The bus full of tourists cruises along the Southern Vietnamese highway. You, along with the others, are being kept entertained by the hilarious antics of the tour guide from Saigon who is leading your journey. Two Hanoian ladies on the bus with no spoken English are the butt of his anti-communist jokes. They are rich party members and the guide is relishing his chance to poke fun at them without them knowing what he is doing. His anecdotes of tourists behaving stupidly and his colourful language keep the tour light-hearted and jovial. A spot is pointed out on the road where a famous photo of a Vietnamese girl suffering the effects of napalm during the war was taken. Before you know it, you have entered into a walled compound that looks a little out of place in the rehabilitated landscape of what was once a war-torn region of the world. Passing schools and accommodation blocks, your coach hisses to a halt by the side of the beautifully manicured road. You get off the bus and look directly ahead of you. In your field of vision is a melting pot of a building. From a distance, one could be forgiven for thinking it was a church, but closer inspection reveals imagery and style that don’t fit into any religious structure you have been to, yet seems to have elements of all of them. This behemoth of an edifice is the Cao Đài Holy See and it is home to the Cao Đàiists; adherents to a religion that is as eclectic as the building that houses it.
Cao Đàiism was created in Tây Ninh in 1926 by a small group led by Ngo Van Chieu (an administrator of French Indochina) who received communications from God. The Cao Đàiists believe in one god; Cao Đài (high tower) the Ancient Sage and Great Bodhisattva Mahasattva. They combine elements of Christianity, Buddhism, Judaism, Hinduism, Spiritualism, Taoism, Confucianism and Islam. They believe that in the beginning was the Tao and that God was created by the big bang. God then made the yin yang. From the yin and himself, he formed the Mother Buddha to preside over the yin. Cao Đàiists worship both God, who is symbolized as the Divine Eye, and Mother Buddha. They believe that there are 36 levels of heaven and 72 planets. One is the closest to heaven and 72 is the nearest to hell. Earth is number 68 and the lowest being on a planet would not trade places with the king of a lower planet.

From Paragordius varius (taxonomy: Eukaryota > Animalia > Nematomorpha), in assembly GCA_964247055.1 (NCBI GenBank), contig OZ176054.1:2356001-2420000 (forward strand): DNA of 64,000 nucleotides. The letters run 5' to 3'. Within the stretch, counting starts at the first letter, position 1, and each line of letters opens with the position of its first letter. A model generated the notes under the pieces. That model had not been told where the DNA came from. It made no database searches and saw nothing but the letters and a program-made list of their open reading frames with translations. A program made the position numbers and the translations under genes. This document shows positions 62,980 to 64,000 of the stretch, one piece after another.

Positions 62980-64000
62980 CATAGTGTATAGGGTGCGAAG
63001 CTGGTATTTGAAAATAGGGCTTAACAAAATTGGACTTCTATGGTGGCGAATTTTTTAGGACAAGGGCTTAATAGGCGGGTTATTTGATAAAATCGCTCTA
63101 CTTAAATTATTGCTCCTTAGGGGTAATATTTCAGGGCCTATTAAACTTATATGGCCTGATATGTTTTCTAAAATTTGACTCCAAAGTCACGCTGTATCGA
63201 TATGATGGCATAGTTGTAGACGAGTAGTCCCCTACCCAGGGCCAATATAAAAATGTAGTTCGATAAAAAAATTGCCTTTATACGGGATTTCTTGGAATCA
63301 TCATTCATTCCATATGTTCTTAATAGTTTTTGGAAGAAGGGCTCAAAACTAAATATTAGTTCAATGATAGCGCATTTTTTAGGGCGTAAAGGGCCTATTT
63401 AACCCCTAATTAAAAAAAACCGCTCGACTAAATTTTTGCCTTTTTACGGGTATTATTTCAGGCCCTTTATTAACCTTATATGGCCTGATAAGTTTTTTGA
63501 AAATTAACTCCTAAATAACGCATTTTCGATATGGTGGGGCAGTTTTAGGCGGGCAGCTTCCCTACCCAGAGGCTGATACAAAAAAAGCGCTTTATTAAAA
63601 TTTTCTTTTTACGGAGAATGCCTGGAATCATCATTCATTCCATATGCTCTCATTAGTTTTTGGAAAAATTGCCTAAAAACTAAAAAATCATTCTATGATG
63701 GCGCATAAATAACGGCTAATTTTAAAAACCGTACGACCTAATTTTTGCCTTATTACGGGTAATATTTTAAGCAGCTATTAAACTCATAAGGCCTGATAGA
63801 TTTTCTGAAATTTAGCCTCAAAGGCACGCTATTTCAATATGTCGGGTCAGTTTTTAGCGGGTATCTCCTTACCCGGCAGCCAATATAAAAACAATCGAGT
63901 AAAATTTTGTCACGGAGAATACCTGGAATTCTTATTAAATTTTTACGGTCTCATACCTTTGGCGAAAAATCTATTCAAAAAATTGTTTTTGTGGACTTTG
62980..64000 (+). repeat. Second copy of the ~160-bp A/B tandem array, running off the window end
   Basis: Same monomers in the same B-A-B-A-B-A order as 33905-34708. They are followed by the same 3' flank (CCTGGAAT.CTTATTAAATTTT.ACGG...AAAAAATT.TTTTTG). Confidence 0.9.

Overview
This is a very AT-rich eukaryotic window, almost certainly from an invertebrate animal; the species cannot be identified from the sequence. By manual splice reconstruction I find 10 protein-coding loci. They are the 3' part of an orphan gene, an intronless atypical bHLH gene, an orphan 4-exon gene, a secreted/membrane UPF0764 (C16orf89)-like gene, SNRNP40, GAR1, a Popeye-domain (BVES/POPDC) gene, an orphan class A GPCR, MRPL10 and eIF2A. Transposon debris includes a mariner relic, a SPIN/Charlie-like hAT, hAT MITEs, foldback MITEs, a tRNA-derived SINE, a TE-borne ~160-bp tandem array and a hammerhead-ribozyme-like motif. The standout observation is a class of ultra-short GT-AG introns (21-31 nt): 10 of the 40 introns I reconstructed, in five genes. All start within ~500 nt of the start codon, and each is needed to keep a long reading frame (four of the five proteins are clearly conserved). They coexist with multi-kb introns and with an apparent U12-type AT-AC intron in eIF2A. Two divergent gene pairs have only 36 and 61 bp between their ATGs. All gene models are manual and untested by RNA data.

Humans can become angels, then saints, then sages and finally Buddhas. They think that we are in the third era of religious amnesty and that each era has its Buddhas and sages. They venerate the Dīpankara Buddha, Fu Xi (a Chinese folk hero), Sakyamuni Buddha (the historical Buddha), Lao Tzu, Confucius, Jesus Christ, Guanyin, Guan Yu, Li Bai (a Chinese poet), Sun Yat Sen, Victor Hugo, Nguyen Binh Khiem (a Vietnamese scholar), Joan of Arc, Mohammed, Pericles and Julius Caesar.
They practice séances, prayer, ancestor worship, nonviolence and vegetarianism. Since their conception, they have been a highly political faith. They participated in political and military action against the French colonial forces, the Diem government of Saigon and the communists. From 1975, they were persecuted by the communist government of Hanoi until they were legally recognized in 1997.